8. 8. Investments: Tanzania vs regional peers Tanzania dairy • Huge potential but livestock is only 13% to ag GDP (7% of total GDP) – 28m cattle (0.8m dairy); small formal sector – Dairy contributes 1.5% of total GDP – Similar conditions but history of low public & private investments (hence the Livestock Master Plan) – Current investments need to be sustained and increased! Kenya: • Livestock is 42% of ag GDP (12% to total GDP) • 18m cattle (4m dairy); significant formal sector • Dairy contributes 8% to total GDP • Long history of public investments (e.g., AI subsidy for 10 years in the 70’s - 80’s. Private sector has leveraged public investments. Rwanda: • Girinka program has resulted in >10-fold increase in milk production in 15 years; • Dairy sector now contributes 6% to GDP South Africa: • Production base is mostly large-scale with higher productivity Source: https://hdl.handle.net/10568/65154
  9. 9. 1. Dominant direct sales of small volumes of raw milk preclude economies of scale 2. Low access to basic inputs and services, credit and working capital. This discourages investment to improve productivity 3. Lack of appropriate organizational or business models for upgrading pre- commercial & small-scale production 4. Seasonality of rainfall and related effects are strong Tanzania NBS and FAO data reveals: • The 20% of households that use extension services earn thrice than those who don’t! Key inter-related problems to address Research focused on proving the concept that marginalized pre-commercial producers can be targeted successfully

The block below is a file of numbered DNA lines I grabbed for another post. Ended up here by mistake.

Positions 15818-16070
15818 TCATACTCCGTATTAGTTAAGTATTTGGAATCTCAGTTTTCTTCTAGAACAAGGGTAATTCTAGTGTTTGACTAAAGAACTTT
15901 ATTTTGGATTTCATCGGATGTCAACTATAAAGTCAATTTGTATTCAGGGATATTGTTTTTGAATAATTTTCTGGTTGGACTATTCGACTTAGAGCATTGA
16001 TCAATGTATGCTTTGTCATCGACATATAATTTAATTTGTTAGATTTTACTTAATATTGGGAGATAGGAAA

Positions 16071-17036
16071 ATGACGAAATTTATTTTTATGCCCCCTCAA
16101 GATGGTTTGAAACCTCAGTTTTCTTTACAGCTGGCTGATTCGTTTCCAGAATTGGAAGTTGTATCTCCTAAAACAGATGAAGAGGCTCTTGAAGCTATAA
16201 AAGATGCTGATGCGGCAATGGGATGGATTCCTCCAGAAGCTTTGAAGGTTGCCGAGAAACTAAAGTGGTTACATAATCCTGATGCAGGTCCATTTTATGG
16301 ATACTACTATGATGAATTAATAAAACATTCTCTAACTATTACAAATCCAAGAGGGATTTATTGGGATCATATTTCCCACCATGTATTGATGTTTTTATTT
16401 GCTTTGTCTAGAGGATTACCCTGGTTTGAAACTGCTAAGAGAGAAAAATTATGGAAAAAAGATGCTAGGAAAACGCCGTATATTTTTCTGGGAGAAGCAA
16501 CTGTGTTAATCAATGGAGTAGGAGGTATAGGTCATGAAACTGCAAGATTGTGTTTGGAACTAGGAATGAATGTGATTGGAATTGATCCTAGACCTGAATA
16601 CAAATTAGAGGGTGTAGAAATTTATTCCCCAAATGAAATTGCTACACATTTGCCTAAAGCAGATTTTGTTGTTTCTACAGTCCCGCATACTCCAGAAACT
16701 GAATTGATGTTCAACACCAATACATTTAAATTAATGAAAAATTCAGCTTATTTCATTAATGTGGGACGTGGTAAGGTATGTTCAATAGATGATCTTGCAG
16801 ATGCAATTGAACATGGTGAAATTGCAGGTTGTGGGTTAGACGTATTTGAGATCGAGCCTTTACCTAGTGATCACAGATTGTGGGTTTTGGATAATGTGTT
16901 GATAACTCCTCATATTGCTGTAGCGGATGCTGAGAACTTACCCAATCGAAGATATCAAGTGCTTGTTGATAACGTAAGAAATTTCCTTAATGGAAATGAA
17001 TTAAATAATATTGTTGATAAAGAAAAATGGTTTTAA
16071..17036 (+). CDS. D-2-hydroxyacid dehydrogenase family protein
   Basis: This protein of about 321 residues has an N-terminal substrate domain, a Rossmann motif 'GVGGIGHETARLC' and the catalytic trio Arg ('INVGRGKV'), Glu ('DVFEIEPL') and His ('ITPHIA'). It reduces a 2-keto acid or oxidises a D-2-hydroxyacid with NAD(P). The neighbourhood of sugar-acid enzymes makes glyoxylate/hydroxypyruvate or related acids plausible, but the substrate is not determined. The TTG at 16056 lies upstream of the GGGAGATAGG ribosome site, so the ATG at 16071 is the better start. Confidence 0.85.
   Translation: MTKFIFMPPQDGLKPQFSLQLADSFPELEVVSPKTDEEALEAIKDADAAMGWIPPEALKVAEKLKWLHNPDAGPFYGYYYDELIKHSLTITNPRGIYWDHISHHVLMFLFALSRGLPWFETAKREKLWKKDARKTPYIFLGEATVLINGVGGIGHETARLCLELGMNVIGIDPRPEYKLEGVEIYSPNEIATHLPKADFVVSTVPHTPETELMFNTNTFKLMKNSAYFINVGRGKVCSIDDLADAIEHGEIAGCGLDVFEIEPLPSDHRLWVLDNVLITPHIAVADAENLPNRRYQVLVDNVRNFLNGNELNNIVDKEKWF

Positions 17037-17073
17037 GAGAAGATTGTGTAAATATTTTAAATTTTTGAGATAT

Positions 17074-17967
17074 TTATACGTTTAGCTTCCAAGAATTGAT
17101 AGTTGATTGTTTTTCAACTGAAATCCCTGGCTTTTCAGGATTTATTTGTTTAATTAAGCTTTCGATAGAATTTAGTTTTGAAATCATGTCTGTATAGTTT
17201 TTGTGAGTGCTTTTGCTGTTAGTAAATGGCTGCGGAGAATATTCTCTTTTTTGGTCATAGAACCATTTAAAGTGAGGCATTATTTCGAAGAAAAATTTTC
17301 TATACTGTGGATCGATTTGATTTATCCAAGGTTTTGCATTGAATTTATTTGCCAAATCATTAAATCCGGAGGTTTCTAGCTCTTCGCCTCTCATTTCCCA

10. 10. Key actors in these projects Research Public Investors (Govt, Donors) Advanced Research Institutions CGIAR ILRI / CIAT Public investors (Govt, Donors) Development Heifer, LoL Inc Faida Mali Private Sector Investors Multi-stakeholder innovation processes TDB, MoLF ANSAF SUA /TALIRI R&D actors involved in the initiatives The How - Key lessons from recent / ongoing initiatives: Maziwa Zaidi, EADD, ADGG/PAID etc Examples of activities: Value chain assessments, testing of solutions, targeted studies; gender analysis, capacity building, MLE, advocacy
  11. 11. Dairy Production: feeds and forages technologies • Feed (quantity and quality) is the most important constraint for value chain upgrading. Cross bred do not produce to their full potential due to under-feeding • Encourage adoption of improved forage species and good agronomic practices through raising awareness, feed conservation, fodder markets, participation in innovation platforms and business hubs • Improve feed quality testing and certification • Promote inclusive agribusinesses Source: https://livestock.cgiar.org/2017/06/14/tanzania-investment-opportunities/ The How - Key lessons from recent / ongoing initiatives: Maziwa Zaidi, EADD, ADGG/PAID
  12. 12. Dairy Production: genetics, farm efficiency & sustainability • Expand dairy herd (now only 3% of 28m cattle). AI used by only 20% of dairy households currently. • Herd recording for smallholders now piloted and should be scaled (thanks to ICT!). High grade local bulls better suited to local systems are continually being identified • Public investments are required for at least 5 years in places like Kilosa for AI agribusinesses to become viable Source: https://livestock.cgiar.org/2017/06/14/tanzania-investment-opportunities/ The How - Key lessons from recent / ongoing initiatives: Maziwa Zaidi, EADD, ADGG/PAID